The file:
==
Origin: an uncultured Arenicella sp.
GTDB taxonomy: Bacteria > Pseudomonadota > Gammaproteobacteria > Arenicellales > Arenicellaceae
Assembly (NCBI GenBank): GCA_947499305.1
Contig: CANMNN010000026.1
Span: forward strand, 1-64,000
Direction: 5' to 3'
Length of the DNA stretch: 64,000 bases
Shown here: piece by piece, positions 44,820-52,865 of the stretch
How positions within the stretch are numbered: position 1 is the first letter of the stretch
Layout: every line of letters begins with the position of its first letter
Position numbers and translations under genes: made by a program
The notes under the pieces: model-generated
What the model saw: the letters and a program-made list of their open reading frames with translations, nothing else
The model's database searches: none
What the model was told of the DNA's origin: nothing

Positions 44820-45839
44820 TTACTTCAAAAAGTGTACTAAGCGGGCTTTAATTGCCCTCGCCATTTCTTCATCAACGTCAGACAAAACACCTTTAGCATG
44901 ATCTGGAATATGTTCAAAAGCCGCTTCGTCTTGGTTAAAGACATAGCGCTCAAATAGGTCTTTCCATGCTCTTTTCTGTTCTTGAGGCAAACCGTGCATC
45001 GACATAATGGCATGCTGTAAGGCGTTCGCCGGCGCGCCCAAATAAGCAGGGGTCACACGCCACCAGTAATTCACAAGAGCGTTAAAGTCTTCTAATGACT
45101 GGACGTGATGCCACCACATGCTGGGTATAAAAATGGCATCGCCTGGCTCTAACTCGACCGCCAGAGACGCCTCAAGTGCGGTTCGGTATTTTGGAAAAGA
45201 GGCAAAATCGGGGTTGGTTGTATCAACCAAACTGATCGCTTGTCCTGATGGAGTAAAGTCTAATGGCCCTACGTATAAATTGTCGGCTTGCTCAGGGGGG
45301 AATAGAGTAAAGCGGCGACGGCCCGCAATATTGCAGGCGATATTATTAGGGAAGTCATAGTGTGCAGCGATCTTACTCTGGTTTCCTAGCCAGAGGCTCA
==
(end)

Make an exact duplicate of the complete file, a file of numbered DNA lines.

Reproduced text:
Origin: an uncultured Arenicella sp.
GTDB taxonomy: Bacteria > Pseudomonadota > Gammaproteobacteria > Arenicellales > Arenicellaceae
Assembly (NCBI GenBank): GCA_947499305.1
Contig: CANMNN010000026.1
Span: forward strand, 1-64,000
Direction: 5' to 3'
Length of the DNA stretch: 64,000 bases
Shown here: piece by piece, positions 44,820-52,865 of the stretch
How positions within the stretch are numbered: position 1 is the first letter of the stretch
Layout: every line of letters begins with the position of its first letter
Position numbers and translations under genes: made by a program
The notes under the pieces: model-generated
What the model saw: the letters and a program-made list of their open reading frames with translations, nothing else
The model's database searches: none
What the model was told of the DNA's origin: nothing

Positions 44820-45839
44820 TTACTTCAAAAAGTGTACTAAGCGGGCTTTAATTGCCCTCGCCATTTCTTCATCAACGTCAGACAAAACACCTTTAGCATG
44901 ATCTGGAATATGTTCAAAAGCCGCTTCGTCTTGGTTAAAGACATAGCGCTCAAATAGGTCTTTCCATGCTCTTTTCTGTTCTTGAGGCAAACCGTGCATC
45001 GACATAATGGCATGCTGTAAGGCGTTCGCCGGCGCGCCCAAATAAGCAGGGGTCACACGCCACCAGTAATTCACAAGAGCGTTAAAGTCTTCTAATGACT
45101 GGACGTGATGCCACCACATGCTGGGTATAAAAATGGCATCGCCTGGCTCTAACTCGACCGCCAGAGACGCCTCAAGTGCGGTTCGGTATTTTGGAAAAGA
45201 GGCAAAATCGGGGTTGGTTGTATCAACCAAACTGATCGCTTGTCCTGATGGAGTAAAGTCTAATGGCCCTACGTATAAATTGTCGGCTTGCTCAGGGGGG
45301 AATAGAGTAAAGCGGCGACGGCCCGCAATATTGCAGGCGATATTATTAGGGAAGTCATAGTGTGCAGCGATCTTACTCTGGTTTCCTAGCCAGAGGCTCA